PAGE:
[On Col. Olcott’s Opponents in Ceylon]
Theosophist, October, 1881
The rabid Christians in Ceylon seem to have been rather overdoing their game of detraction in the case of the Theosophists. The love of justice which the better class of Englishmen claim to be ingrained in their national character is asserting itself, if the following letter which the Ceylon Times prints in its issue of 22nd September, may be taken as an indication:—
Sir,—if your evening contemporary will only keep on long enough with its ill-natured diatribes against the Theosophical Colonel Olcott, and that gentleman has the good sense to stick to his apparent policy of treating them with contemptuous silence, it will end in his becoming one of the most popular men in the Island. When with the documentary proofs before him that the Colonel “commenced life in his native Christian country in the noblest calling but one under Heaven, viz., as founder of, and teacher in, an agricultural college; and after an honourable career of a quarter of a century, during 4 years of which he patriotically served his country, we find him in Asia, etc.” (vide Observer of the 20th instant), the Editor resorts to sneers and innuendos to injure his standing among us, there can be but one result. What that is I need not mention to any one who knows how an Englishman hates injustice and values FAIR PLAY.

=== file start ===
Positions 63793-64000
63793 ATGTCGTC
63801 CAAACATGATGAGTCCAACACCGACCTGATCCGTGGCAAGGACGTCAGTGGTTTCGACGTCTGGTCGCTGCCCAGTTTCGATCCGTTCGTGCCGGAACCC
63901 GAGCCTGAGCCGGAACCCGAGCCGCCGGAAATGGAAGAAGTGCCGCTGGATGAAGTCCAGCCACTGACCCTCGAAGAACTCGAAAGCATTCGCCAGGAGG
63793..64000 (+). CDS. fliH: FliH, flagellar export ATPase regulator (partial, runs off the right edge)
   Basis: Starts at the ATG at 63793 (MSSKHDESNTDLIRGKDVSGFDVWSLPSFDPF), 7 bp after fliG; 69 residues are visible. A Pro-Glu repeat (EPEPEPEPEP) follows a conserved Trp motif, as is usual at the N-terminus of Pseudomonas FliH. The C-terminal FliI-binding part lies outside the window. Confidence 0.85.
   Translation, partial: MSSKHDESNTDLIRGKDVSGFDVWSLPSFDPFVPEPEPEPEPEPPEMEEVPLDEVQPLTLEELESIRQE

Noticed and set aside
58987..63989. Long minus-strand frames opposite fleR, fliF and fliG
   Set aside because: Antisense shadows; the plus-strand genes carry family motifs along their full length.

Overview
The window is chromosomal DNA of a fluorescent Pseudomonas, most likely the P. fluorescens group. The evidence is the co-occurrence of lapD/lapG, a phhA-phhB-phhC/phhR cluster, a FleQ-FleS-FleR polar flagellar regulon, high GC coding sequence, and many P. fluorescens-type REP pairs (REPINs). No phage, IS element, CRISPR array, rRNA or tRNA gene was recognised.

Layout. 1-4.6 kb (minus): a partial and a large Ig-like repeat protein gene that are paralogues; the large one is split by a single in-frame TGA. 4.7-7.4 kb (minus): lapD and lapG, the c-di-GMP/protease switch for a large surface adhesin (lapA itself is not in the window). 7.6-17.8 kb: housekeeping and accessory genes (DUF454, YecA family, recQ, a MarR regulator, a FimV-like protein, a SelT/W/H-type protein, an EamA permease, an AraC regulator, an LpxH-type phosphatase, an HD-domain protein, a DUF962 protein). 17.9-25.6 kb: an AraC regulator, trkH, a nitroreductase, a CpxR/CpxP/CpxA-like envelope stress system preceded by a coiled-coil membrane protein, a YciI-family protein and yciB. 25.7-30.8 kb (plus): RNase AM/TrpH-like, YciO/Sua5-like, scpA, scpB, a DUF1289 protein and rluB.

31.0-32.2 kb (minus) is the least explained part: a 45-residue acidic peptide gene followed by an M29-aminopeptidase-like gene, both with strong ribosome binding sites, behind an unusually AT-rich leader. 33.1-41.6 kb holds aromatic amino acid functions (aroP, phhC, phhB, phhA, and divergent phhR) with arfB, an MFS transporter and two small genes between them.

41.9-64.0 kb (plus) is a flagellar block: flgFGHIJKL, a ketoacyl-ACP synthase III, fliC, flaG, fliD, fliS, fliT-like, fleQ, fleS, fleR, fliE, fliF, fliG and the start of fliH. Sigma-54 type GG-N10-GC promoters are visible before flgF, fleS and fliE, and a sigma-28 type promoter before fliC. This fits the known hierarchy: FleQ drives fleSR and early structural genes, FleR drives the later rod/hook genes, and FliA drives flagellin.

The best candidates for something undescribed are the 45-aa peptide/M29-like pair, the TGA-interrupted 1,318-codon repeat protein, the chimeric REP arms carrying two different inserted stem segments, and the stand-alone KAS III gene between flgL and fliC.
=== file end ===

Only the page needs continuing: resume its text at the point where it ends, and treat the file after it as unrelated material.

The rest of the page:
The article of the Ceylon Observer to which the Times correspondent alludes was a most cowardly attempt to traduce a spotless, private character by innuendo. The testimonials to Col. Olcott’s highly honourable record in America provoked the bigoted editor’s spleen, and led him to such palpably mean and futile extremes as to win for his coveted victim the sympathy of this writer. The fact is that the Christian party are thoroughly alarmed at the effect already produced by our President upon the hitherto sluggish Buddhists of the Island. He is awakening in them so marked an interest in their religion as to forbode disastrous times for the Protestant missionaries. Garbled reports of discussions in which he always gets worsted; absurd proposals to petition the Governor to order him away; silly stories of his certainty to be assassinated; foolish questions put to him in the papers by feather-brained fellows; prohibitions by bishops, priests and padris to their laity to hear his lectures; newspaper articles against him put into tract form and widely circulated—all these prove at once the greatness of his success and the anxiety of our enemies.